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Photoshoot with Yuko at the Fushimi Inari Shrine, Part 2

Nikon D4 + Nikkor 85mm f/1.4 — 1/500 sec, f/1.4, ISO 3200 — map & image datanearby photos
Girl Next Door
Yuko at the Fushimi Inari Shrine, Kyoto Japan

Picking up from yesterday's “Anatomy of a Photoshoot by Someone Who Has No Clue About Them”, the rambling story of a photo shoot of first-time model Yuko by clueless photographers (Paul Barr and me), yesterday ended with Yuko sitting in the shade in front of a lake on the grounds of the dazzling Fushimi Inari Shrine (伏見稲荷大社) in Kyoto...


Nikon D4 + Nikkor 24-70mm f/2.8 @ 32mm — 1/500 sec, f/2.8, ISO 450 — map & image datanearby photos
Paul Shooting Yuko

When it was my turn, I shot a few different looks before I realized that I wasn't really getting any of the background...


Nikon D4 + Nikkor 85mm f/1.4 — 1/500 sec, f/1.4, ISO 500 — map & image datanearby photos
Sweet

Nikon D4 + Nikkor 85mm f/1.4 — 1/500 sec, f/1.4, ISO 360 — map & image datanearby photos
Shy

The shallow depth of field, which I normally like a lot, made the background completely irrelevant, losing out on the pretty shrine building and the lake that would have added to the shot. Perhaps my squished nose was cutting off oxygen to the brain...


Nikon D4 + Nikkor 24-70mm f/2.8 @ 70mm — 1/320 sec, f/4.5, ISO 2500 — map & image datanearby photos
My Standard Squished-Nose Stance
photo by Paul Barr

I tried stopping down the aperture considerably to bring in more of the background, but it was just too bright, so my whole approach was wrong....


Nikon D4 + Nikkor 85mm f/1.4 — 1/500 sec, f/6.3, ISO 4500 — map & image datanearby photos
Meh
couldn't even recover from this one in Lightroom

I had better luck when Paul shot her again, and I ignored the background...


Nikon D4 + Nikkor 85mm f/1.4 — 1/500 sec, f/2.5, ISO 2800 — map & image datanearby photos

Then it was off to continue exploring the expansive shrine grounds, and more fun and games...


Nikon D4 + Nikkor 85mm f/1.4 — 1/500 sec, f/2.5, ISO 2500 — map & image datanearby photos
Playing with a Fox

At one point I found a place that I could get to a high vantage above Yuko, so tried some very feminine poses that might take advantage of the situation...


Nikon D4 + Nikkor 85mm f/1.4 — 1/500 sec, f/2.5, ISO 560 — map & image datanearby photos
Slightly Vulnerable

Nikon D4 + Nikkor 85mm f/1.4 — 1/500 sec, f/2.5, ISO 640 — map & image datanearby photos
Slightly Playful

The two photos above being a case in point, it never ceases to amaze me how two photos can be both “almost identical” and “utterly different” at the same time, when the slight difference is in facial expression or other “body language” element that humans are inherently attuned to.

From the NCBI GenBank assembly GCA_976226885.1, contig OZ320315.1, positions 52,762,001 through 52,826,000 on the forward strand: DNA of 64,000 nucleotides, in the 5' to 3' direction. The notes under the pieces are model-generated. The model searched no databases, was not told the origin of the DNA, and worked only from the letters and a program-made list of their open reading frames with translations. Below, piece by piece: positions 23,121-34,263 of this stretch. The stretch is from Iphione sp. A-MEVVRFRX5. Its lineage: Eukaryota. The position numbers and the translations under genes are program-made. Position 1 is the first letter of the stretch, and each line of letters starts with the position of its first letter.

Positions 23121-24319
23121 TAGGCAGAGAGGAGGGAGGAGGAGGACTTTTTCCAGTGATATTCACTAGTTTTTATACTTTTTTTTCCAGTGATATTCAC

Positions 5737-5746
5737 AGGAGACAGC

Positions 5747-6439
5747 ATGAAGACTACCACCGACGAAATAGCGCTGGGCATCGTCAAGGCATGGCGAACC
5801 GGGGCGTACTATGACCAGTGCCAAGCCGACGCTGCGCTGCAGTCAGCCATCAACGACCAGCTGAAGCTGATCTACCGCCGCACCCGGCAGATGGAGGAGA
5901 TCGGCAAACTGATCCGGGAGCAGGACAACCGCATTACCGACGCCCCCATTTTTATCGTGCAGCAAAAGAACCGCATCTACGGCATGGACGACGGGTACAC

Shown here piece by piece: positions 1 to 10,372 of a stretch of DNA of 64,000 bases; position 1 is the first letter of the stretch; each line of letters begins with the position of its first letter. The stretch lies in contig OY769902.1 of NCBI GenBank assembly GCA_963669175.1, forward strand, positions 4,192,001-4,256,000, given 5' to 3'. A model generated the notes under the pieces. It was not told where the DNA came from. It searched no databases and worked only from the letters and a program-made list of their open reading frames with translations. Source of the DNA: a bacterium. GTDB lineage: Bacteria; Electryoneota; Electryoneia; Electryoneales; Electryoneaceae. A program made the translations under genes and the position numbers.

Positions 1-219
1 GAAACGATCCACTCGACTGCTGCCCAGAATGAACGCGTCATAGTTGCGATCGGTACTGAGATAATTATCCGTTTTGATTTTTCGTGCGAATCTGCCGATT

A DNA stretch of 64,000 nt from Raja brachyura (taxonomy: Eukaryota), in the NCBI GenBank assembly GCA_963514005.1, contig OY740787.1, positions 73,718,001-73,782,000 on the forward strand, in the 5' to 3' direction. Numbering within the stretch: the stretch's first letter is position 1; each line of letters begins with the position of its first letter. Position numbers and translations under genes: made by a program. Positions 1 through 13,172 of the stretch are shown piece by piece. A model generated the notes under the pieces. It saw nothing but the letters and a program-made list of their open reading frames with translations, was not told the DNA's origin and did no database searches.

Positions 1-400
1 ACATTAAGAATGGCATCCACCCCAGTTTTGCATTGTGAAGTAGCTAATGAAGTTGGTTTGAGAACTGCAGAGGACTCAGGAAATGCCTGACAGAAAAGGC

Once she got comfortable, it was hard to go wrong with Yuko. “Look this way”, “Play with your hair”, “Think of you future husband”, “Think of a cute puppy”, etc. (To be clear, instructions like these don't usually result directly in the look you're after, but they lead to more back-and-forth banter and the associated roller-coaster of fleeting facial expressions, which you then pluck into immortality in 1/500th of a second increments.)


Nikon D4 + Nikkor 85mm f/1.4 — 1/500 sec, f/1.4, ISO 640 — map & image datanearby photos
Genuine Smile
with her, they were all genuine

Nikon D4 + Nikkor 85mm f/1.4 — 1/500 sec, f/1.4, ISO 3600 — map & image datanearby photos
Pensive

Nikon D4 + Nikkor 85mm f/1.4 — 1/500 sec, f/1.4, ISO 3200 — map & image datanearby photos
Those Eyes Just Don't Stop

This is where this post's lead photo (“Girl Next Door”) came in.

The whole while I'm taking these shots, my camera “owns” Yuko's attention, but Paul is making his own photos to great success. At the same time as my “Girl Next Door” shot, Paul got this one:


Nikon D4 + Nikkor 24-70mm f/2.8 @ 42mm — 1/200 sec, f/4, ISO 12800 — map & image datanearby photos
photo by Paul Barr

Paul and I then switched places...


Nikon D4 + Nikkor 85mm f/1.4 — 1/500 sec, f/1.4, ISO 3600 — map & image datanearby photos

Paul didn't stand up completely straight, and so ended up being too close to Yuko, resulting in a perspective that's generally not quite so appealing for portraiture...


Nikon D4 + Nikkor 24-70mm f/2.8 @ 32mm — 1/125 sec, f/4, ISO 4000 — map & image datanearby photos
Too Close at 32mm
photo by Paul Barr

Nikon D4 + Nikkor 85mm f/1.4 — 1/200 sec, f/4, ISO 6400 — map & image datanearby photos
Should Have Stood Up Straight

We interrupted our shoot to give our attention to another young, highly-photogenic model...


Nikon D4 + Nikkor 85mm f/1.4 — 1/500 sec, f/3.2, ISO 640 — map & image datanearby photos